A Letter to Noora

Published in Babelmed | 08/01/2009

From: Adrian Grima
Tuesday, 30 December, 2008

Dear Noora,

I’m writing to you from the emptiness of my shame, the emptiness that is filled with the eloquence of Apache helicopters and F-16s.

I write to you from the emptiness of a dispersed movement that cannot cope with events and tries to reinvent itself every time, from inside a history that makes fun of us while we illude ourselves that we’re the ones who are writing it. It just repeats itself. I write to you from inside a keyboard that cannot cope with the deaths.

Noora, do you remember when you wrote to me from the summer of Lebanon, from the Easter of Jenin, from the Christmas of Bethlehem? How many summers, how many easters and christmases have passed since then? We’re still here, like a bunch of lost souls, in the emptiness between a Christmas and a new year that hopefully won’t come.

I have no faith in the leaders of the people, Noora, and I don’t have any faith in people, or in myself. Because after christmas events will take over, and despite the fact that I don’t plan the bombing of playing fields, and I don’t aim intelligent bombs at hospitals without medicines, and I don’t search for militants and their families in apartment blocks with missiles; and despite the fact that I believe in every person’s right to fight for their rights; despite all this, school will soon start and I’ll have to start marking papers again and correct spelling mistakes, and you can’t cope with everything, Noora, can you?

I’m sorry, I know I’ve disappointed you. After all I’m just another European. And our elections are just round the corner, too, and I’ll get all heated over – perhaps I’ll even write an article – and then, when the day arrives, I’ll vote for a Europe, and a proud Malta, that will continue to screw Palestine.

When at the end, at the very end, the infinite goodness of Europe will throw itself into the emptiness between the two sides to administer its anaesthetic of peace on the severed limbs and corpses of the Palestinians, know that in the emptiness inside me I will be furious too.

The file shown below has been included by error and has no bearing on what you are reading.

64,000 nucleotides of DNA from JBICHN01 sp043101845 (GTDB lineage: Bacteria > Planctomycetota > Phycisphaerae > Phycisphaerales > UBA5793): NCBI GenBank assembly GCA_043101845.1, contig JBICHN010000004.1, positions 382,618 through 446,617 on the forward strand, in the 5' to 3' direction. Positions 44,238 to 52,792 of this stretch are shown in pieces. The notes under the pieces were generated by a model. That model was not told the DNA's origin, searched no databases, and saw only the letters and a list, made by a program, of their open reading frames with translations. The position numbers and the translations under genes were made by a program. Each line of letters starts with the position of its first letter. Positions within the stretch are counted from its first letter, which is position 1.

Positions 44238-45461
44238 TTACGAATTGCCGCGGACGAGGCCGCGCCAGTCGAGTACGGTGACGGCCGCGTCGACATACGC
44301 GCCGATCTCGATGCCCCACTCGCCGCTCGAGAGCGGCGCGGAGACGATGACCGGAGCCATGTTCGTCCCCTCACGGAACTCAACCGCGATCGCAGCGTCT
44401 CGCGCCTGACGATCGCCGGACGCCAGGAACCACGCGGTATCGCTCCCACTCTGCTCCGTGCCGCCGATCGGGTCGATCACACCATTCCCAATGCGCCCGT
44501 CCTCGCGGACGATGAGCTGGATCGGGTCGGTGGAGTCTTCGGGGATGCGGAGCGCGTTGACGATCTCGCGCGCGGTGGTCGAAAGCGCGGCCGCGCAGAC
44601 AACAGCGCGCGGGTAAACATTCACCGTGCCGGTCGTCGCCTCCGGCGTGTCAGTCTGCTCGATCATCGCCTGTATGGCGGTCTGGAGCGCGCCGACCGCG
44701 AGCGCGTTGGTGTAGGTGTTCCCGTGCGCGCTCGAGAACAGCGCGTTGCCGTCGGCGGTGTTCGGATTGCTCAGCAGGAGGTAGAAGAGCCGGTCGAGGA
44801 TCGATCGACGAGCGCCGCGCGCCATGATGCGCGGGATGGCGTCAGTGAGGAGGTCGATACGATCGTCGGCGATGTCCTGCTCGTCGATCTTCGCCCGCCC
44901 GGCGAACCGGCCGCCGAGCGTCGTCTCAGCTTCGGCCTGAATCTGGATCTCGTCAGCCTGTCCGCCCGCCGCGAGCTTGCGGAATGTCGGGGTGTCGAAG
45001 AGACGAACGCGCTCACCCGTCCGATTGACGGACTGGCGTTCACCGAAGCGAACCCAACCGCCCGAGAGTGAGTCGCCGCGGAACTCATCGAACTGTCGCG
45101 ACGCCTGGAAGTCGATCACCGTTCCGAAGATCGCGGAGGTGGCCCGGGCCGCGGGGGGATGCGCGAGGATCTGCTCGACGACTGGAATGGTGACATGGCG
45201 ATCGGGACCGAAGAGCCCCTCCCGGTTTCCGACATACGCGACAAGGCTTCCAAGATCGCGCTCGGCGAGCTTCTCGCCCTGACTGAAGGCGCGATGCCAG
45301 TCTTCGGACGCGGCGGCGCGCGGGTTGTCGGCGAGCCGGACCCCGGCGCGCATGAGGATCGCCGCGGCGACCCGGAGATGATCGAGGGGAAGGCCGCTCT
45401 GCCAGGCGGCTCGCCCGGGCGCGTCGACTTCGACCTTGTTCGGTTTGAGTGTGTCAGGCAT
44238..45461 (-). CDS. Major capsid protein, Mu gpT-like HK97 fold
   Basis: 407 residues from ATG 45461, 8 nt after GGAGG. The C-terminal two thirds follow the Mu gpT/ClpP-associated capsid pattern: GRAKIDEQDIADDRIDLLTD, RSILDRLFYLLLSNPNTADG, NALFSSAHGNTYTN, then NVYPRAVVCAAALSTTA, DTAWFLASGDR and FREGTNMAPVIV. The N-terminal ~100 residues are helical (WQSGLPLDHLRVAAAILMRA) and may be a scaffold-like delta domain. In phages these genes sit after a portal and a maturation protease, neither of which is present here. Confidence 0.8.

So, I ask you not to be consoled by this letter, because I’m afraid that I will fill myself once again with the illusion that these words are important and that this street, Republic Street, can lead us towards a new order, a world that is more just.

Because as I write to you, under a car in front of the house where Natalie Abu Shakra who lived through the summer of Beirut, and was torn inside by the Christmas of Bethlehem and the Easter of Jenin, there’s the silhouette in ashes of two girls on their way back home from school before the bomb burst through. And God forbid that instead of their story in that street somewhere in the prison that is Gaza someone may use this empty letter.


Translated from the original in Maltese. Parts of this text were read during a solidarity march with the Palestinian people in Republic Street, the main street of Valletta, the capital city of Malta, on Tuesday, 30th December, 2008. The letter, and parts of Noora’s reply, will be read on Wednesday, 7th January at a public reading of solidarity with the people of Gaza called “The Blood falls like Rain.”

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